Will Greece flee through the fire escape?

Hopes of forming a coalition government have not extinguished fears of a Greek exit, as a combative declaration from the far left Syriza party forces Brussels to re-examine such a move.

Global markets staged a modest rally overnight, buoyed by a flicker of hope that Athens might be able to break the political deadlock that has paralysed the country for the past four days.

Rumours are now circulating through Athens of a possible alliance between the socialist Pasok party, the conservative New Democracy and the small leftist Democratic Left party, which picked up just over 6 per cent of the vote in Sunday’s election. Together, the three parties would control 168 seats in the country’s 300-seat parliament.

The prospect of a coalition government appeared to improve after Democratic Left’s leader, Fotis Kouvelis, who heads the small leftist Democratic Left party, indicated that he was willing to participate in a coalition government that would support keeping Greece in the eurozone, but not under the conditions of the country’s €130 billion ($US168 billion) bailout.

Kouvelis also attacked the radical left Syriza party, saying said that its insistence on tearing up the terms of the country’s bailout "will lead to bankruptcy and a break from the eurozone". Previously, Kouvelis had insisted that any coalition government should include Syriza, which picked up the second largest share of the vote in Sunday’s election.

Meanwhile, European leaders have been shocked by a letter from Syriza’s leader, Alexis Tsipras, which said he refused to recognise the memorandum signed by Greece’s previous government agreeing to budget cuts and tough reforms in exchange for the €130 billion in rescue funds. According to Tsipras, the terms of the bailout were now "null and void”.

The German media reacted vehemently to Tsipras’ move. The Frankfurter Allgemeine Zeitung saw it as a "slap in the face”, and added that the point now appeared to have been reached where "the country's exit from the eurozone is no longer being presented as a catastrophe, but rather as something that must be accepted as an unpleasant consequence of Greek political decisions". The conservative daily Die Welt took a similar position, saying that "Germans are not prepared to pay for the Greeks’ denial of reality".

Countries such as Germany and Finland, which were hesitant in approving Greece’s second bailout, are fast losing patience with Greece. At the same time, Brussels is worried that Greek political instability will prompt the International Monetary Fund to withhold its portion of the bailout funds.

Unless Athens is able to form a working government that can come up with €11.5 billion in fresh spending cuts by June, it risks having its aid money cut off entirely. Athens was hoping that its next tranche of aid money would include €23 billion to recapitalise the Greek banks, and an extra €8 billion to help it pay for pensions and run schools. If Greece doesn’t get the money, it will have no choice but to quit the eurozone and start printing its own money.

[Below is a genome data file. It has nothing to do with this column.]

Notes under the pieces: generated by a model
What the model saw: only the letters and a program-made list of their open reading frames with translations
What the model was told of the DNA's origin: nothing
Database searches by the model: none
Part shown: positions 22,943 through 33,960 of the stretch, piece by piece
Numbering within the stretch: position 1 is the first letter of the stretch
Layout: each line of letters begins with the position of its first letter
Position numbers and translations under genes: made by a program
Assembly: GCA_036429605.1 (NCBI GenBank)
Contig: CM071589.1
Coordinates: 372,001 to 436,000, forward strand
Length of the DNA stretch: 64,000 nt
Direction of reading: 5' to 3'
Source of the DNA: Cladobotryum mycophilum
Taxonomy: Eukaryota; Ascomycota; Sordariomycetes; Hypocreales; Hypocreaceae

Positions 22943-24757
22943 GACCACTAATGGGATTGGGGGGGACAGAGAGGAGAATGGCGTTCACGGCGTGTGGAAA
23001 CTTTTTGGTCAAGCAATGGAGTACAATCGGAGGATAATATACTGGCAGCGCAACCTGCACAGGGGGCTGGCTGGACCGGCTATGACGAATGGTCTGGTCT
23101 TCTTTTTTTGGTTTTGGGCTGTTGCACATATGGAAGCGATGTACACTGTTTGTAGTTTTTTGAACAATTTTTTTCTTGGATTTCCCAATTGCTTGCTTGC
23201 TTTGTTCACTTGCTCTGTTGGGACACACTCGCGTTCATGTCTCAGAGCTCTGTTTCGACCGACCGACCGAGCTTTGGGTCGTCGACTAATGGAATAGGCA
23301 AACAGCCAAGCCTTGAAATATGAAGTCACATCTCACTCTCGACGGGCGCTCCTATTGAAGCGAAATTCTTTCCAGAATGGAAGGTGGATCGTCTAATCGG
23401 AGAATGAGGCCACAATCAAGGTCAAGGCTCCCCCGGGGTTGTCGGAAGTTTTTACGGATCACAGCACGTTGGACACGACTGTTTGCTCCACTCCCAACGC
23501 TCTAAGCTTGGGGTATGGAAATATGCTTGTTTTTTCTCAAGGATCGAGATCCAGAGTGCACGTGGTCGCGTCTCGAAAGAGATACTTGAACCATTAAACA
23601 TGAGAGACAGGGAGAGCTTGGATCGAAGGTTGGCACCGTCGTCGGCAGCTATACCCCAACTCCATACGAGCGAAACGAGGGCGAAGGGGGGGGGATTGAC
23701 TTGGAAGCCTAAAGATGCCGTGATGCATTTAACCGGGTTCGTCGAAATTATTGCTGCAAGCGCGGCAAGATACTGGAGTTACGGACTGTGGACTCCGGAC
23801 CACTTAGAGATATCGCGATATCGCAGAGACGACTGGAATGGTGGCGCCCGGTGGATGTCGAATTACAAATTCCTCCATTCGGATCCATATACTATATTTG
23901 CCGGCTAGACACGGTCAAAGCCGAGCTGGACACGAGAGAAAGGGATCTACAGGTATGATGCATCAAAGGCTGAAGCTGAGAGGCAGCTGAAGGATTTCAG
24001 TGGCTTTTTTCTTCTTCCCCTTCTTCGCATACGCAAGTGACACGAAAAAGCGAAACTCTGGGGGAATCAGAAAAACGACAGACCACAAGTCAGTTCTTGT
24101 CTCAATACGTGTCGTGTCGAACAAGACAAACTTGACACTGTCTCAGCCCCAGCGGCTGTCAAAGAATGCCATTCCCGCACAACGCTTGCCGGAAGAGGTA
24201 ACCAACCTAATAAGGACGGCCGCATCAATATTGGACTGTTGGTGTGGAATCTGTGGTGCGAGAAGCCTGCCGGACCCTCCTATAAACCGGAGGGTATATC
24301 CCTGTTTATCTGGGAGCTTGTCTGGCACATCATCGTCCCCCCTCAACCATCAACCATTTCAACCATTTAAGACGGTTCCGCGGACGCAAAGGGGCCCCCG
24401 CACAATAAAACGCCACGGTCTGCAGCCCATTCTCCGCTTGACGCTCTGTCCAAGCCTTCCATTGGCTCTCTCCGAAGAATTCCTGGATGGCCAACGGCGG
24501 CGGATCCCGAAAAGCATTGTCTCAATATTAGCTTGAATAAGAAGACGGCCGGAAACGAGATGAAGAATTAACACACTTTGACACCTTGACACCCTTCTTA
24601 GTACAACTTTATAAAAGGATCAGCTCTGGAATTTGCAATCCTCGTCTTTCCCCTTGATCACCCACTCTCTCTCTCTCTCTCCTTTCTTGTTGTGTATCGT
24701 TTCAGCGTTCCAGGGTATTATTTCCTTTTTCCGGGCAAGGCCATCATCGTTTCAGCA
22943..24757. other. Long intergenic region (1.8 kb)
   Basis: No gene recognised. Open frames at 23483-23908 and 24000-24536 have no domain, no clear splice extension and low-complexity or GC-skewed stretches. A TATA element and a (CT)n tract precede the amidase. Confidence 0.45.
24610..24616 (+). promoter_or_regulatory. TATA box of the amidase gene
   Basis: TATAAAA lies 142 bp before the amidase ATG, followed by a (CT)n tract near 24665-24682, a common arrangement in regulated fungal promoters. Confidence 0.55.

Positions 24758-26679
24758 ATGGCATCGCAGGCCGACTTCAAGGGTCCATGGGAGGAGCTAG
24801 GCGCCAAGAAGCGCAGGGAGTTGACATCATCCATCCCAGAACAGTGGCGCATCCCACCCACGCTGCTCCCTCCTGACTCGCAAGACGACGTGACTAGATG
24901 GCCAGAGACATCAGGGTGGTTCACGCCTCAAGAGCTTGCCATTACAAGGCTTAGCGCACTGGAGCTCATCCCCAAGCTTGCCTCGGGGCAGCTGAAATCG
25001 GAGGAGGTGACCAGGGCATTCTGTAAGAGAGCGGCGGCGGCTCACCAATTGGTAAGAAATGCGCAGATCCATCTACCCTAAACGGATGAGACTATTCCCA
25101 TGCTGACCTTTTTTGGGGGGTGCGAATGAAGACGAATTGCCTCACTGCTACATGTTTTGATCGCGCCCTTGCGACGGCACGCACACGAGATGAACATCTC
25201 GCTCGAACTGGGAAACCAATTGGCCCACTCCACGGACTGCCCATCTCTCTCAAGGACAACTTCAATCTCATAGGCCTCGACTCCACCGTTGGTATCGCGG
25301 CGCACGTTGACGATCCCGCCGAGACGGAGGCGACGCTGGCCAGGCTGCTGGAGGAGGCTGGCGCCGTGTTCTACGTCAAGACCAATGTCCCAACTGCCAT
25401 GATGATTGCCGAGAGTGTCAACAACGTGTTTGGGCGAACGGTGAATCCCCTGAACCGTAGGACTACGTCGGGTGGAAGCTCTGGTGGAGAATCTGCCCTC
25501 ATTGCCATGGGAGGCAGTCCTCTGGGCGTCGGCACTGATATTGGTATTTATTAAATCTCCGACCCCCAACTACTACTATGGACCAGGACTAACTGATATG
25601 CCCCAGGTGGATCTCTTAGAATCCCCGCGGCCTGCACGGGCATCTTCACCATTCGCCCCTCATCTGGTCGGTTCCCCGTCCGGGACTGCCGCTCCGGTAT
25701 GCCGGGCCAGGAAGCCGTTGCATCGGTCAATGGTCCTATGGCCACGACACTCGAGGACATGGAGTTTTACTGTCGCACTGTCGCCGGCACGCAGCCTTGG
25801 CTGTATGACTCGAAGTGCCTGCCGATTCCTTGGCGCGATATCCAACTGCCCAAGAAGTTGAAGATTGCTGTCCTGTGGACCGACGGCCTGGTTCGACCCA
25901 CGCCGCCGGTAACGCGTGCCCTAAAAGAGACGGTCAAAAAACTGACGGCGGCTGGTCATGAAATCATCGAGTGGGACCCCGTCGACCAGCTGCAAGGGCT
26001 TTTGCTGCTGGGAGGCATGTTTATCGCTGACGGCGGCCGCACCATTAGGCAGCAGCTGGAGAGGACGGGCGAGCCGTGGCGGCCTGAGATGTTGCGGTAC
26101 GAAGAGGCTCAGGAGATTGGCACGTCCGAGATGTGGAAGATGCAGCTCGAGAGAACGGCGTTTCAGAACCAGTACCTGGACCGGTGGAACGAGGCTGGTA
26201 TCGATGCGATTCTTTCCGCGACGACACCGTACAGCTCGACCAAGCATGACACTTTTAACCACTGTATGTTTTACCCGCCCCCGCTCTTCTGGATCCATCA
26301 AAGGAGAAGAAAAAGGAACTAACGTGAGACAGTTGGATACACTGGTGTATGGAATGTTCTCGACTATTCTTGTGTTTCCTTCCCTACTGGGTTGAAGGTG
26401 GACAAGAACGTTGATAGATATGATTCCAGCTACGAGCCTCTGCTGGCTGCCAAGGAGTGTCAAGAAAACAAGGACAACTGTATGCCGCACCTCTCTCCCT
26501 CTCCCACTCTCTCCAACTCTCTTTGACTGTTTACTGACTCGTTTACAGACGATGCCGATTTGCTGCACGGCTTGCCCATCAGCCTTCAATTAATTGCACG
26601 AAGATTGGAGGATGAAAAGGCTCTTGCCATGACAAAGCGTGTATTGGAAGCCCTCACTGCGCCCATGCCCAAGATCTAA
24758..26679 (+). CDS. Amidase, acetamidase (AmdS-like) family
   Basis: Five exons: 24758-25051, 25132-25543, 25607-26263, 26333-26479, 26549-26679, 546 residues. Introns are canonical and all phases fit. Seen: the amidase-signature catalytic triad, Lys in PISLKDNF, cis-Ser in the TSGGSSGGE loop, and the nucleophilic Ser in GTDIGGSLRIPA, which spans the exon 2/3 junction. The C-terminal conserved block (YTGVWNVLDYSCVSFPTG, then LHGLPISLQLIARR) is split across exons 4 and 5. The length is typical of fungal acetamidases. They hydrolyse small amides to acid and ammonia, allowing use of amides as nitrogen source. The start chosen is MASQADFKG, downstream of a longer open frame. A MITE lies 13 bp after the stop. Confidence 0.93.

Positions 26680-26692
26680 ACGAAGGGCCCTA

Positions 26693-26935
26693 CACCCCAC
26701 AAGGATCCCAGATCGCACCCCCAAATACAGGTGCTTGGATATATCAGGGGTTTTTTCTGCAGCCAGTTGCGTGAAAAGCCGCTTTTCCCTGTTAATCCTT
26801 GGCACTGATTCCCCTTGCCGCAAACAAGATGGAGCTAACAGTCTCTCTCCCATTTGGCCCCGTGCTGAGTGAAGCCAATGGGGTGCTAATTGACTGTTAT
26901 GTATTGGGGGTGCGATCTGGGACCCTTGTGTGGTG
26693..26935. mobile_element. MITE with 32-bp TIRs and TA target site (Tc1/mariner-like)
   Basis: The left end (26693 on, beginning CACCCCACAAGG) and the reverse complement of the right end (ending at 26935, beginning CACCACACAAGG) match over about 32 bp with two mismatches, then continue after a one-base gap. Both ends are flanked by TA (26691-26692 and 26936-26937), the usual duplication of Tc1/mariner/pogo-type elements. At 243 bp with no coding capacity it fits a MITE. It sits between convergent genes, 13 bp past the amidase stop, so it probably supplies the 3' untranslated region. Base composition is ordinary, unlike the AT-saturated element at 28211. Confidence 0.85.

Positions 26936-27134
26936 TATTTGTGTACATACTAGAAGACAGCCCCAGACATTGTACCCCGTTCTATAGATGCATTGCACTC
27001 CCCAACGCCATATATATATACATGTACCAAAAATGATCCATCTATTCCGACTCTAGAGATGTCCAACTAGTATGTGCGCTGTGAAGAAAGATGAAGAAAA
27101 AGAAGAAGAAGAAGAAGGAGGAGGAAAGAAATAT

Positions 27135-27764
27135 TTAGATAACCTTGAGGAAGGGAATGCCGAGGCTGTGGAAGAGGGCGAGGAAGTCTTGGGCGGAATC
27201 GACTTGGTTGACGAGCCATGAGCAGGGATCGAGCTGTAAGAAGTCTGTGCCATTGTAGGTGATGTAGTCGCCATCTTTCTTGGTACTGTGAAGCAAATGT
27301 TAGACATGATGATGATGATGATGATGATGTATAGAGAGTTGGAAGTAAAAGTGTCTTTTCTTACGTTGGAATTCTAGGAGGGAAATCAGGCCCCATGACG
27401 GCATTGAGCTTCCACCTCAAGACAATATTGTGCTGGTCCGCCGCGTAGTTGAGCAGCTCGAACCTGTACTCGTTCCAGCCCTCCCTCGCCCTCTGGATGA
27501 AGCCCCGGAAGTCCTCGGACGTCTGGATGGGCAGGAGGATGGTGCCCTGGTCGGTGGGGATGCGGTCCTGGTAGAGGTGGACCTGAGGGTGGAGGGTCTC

Once again, Brussels is seriously examining the implications of a Greek exit. The prospect was first raised six months ago, when George Papandreou, who was leader at the time, said he wanted to hold a national referendum so that Greeks could vote on whether or not to accept the terms of the country’s bailout.

At that time, European leaders were aghast because European banks were sitting on massive holdings of Greek bonds. Since then, however, the Greek debt restructuring has wiped €100 billion off the country’s €350 billion debt pile. The exposure of lenders – mainly European banks and pension funds – to Greek debt has been whittled down to €70 billion.

Some fear that a Greek exit could spark runs on banks in other debt-laden eurozone countries, such as Ireland, Portugal or even Spain. But others see these fears as exaggerated. Greece, they point out, is atypical and there is no indication that Portugal or Ireland will go down the same path.

What’s more, they point out that Greece could reap some economic benefits from reverting to the drachma. A cheaper currency could help it regain some of its lost competitiveness, and tourists would flock to the country if they no longer had to fork out high prices for hotels and restaurants on Greek islands.

Still, a cheaper currency could mean much higher inflation rates in Greece, because 50 per cent of goods consumed in the country are imported. Some economists argue that a sharply lower currency would crush the purchasing power of Greeks, while the inflation rate could soar to 30 per cent.

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